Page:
Date of Award
Master of Science in Material Science Engineering (MSMatSE)
Since its invention in 1981, the cold spray (CS) additive manufacturing (AM) process has been studied and optimized to produce well-adhered, dense material coatings. CS can operate at a wide range of temperatures if the feed material remains in a solid state. Copper and zinc were studied to characterize and understand the effects of heating element voltage, travel speed, and standoff distance on deposit porosity, grain size, microhardness, and coating thickness. Samples were sprayed on 3.2 mm x 25 mm x 150 mm 6061 aluminum substrates. Sections were taken from the middle of the samples to represent steady-state conditions. Sample sections were polished and imaged with optical microscopy before being etched and imaged again. Sample sections were repolished for Vickers microhardness testing. Results from the copper CS deposits show that porosity, grain size, and microhardness can be controlled in the variable range, (69%-100% voltage to a heating element, 33-251 mm/min travel speed, and 4.2-15.2 mm standoff distance) of the study however, copper porosity results exclude travel speed as a variable which goes against other research in the field, suggesting some physical phenomenon was not accounted for in the study. Results from the zinc CS deposits show that porosity can be controlled in the variable range of the study and that optimal processing parameters to produce minimal porosity (1.5%) are 94% heating element voltage, 69 mm/min nozzle travel speed, and 9.7 mm standoff distance. There was no correlation in zinc grain size data or microhardness data from any of the tested processing parameters. Thickness results from both tested materials indicate a strong correlation with the studied processing parameters and thickness can be controlled.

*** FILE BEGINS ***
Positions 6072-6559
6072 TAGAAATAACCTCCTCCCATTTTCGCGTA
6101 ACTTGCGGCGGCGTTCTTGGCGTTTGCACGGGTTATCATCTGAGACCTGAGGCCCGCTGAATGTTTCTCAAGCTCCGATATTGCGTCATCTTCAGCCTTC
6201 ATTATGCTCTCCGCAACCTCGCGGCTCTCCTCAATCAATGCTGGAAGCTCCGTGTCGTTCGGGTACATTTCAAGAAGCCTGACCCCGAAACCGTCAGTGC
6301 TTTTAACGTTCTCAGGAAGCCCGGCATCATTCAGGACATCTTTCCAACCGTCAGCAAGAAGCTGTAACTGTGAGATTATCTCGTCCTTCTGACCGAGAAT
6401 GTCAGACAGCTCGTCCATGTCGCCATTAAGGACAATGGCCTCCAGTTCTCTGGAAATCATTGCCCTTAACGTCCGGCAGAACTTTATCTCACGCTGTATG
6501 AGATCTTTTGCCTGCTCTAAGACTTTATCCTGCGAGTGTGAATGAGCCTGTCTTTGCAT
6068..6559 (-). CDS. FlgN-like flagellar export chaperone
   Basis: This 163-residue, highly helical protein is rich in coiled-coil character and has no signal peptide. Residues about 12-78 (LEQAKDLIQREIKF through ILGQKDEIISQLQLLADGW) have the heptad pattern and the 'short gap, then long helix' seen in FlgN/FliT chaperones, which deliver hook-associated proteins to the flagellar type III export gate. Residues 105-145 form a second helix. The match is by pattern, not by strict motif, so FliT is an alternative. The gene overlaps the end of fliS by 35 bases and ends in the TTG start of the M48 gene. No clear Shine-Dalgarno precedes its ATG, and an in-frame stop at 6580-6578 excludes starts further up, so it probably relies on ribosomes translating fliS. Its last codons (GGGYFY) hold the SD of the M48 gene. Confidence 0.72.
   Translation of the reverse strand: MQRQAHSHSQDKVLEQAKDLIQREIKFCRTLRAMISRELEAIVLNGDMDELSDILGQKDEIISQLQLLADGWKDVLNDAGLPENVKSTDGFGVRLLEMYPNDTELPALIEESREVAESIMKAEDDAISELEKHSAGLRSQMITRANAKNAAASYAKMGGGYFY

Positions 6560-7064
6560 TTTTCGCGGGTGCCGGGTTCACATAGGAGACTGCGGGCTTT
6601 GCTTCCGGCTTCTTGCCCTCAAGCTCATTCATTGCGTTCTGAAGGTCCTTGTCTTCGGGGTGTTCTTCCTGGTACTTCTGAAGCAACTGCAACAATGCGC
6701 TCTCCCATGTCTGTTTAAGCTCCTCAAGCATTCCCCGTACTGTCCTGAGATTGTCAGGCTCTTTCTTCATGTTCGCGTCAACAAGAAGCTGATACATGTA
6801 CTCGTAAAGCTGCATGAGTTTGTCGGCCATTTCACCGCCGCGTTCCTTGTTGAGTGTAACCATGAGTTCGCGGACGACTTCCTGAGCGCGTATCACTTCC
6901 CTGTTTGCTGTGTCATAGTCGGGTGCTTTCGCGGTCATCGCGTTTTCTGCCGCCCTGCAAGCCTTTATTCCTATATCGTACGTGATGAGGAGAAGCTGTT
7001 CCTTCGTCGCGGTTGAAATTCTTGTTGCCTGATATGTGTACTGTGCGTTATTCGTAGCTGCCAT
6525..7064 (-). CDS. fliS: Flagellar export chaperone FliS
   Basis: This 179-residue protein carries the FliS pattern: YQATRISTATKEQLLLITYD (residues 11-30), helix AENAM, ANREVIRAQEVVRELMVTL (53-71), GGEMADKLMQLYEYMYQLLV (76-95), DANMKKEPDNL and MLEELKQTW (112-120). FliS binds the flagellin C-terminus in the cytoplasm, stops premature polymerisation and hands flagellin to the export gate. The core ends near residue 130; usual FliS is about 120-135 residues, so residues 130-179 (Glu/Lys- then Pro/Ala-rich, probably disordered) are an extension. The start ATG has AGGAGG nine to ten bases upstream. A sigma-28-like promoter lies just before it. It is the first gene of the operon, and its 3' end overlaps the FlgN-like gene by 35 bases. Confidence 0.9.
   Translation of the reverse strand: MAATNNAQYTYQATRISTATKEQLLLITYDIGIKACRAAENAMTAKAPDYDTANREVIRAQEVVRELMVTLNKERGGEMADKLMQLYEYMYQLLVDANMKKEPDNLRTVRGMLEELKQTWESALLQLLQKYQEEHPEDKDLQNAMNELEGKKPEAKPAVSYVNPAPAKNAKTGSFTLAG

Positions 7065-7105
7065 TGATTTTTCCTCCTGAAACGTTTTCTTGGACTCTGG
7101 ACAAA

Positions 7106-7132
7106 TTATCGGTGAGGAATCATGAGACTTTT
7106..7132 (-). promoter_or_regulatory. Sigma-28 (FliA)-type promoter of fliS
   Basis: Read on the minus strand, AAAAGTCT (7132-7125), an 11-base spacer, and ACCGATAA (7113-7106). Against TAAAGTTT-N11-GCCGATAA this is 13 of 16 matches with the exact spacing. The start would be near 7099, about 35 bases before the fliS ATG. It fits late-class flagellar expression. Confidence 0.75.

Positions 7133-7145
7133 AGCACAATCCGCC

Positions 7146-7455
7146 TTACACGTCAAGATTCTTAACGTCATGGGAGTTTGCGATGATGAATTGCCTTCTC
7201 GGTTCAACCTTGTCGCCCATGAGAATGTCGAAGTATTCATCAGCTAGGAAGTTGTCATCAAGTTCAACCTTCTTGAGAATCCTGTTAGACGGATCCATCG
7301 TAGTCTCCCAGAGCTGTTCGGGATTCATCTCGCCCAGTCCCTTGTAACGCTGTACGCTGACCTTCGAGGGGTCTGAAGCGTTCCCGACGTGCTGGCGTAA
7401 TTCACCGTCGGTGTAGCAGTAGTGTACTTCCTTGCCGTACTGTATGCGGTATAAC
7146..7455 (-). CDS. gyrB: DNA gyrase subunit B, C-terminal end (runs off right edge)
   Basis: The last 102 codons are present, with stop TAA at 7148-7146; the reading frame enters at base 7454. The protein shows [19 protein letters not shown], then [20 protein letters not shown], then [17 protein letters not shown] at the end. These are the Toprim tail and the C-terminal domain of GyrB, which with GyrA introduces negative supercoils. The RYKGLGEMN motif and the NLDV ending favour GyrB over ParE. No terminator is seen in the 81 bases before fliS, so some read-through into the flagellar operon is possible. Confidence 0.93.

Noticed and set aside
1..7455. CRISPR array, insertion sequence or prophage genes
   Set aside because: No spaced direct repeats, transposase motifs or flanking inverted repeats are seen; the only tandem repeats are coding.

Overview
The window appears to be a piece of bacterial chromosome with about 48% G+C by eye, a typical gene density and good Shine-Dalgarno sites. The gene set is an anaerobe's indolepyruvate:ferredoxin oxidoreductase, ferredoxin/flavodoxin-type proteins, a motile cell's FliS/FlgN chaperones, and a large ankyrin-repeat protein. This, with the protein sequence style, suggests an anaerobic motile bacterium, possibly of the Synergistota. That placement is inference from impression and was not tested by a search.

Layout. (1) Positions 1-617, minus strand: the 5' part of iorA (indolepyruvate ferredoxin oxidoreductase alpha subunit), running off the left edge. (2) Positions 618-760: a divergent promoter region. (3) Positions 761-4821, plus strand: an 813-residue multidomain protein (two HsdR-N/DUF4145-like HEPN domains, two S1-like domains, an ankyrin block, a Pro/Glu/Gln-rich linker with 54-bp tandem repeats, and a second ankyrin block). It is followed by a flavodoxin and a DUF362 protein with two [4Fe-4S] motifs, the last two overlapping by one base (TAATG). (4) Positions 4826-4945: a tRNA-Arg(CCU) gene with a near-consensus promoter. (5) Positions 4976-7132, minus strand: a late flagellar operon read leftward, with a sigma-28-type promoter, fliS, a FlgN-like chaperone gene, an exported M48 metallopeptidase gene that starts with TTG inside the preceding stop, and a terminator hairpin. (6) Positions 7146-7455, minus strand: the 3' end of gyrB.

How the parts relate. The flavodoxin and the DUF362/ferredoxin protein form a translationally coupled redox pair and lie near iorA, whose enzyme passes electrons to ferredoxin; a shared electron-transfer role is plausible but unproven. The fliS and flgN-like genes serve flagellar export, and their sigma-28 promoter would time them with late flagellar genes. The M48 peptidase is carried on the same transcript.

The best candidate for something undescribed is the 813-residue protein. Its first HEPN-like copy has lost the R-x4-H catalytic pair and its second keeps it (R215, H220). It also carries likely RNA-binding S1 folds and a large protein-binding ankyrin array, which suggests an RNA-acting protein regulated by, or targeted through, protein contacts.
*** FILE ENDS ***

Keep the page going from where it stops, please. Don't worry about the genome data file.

Hughes, Cameron, "Optimization of Porosity in Cold Spray Produced Copper and Zinc Coatings" (2023). Graduate Theses & Non-Theses. 300.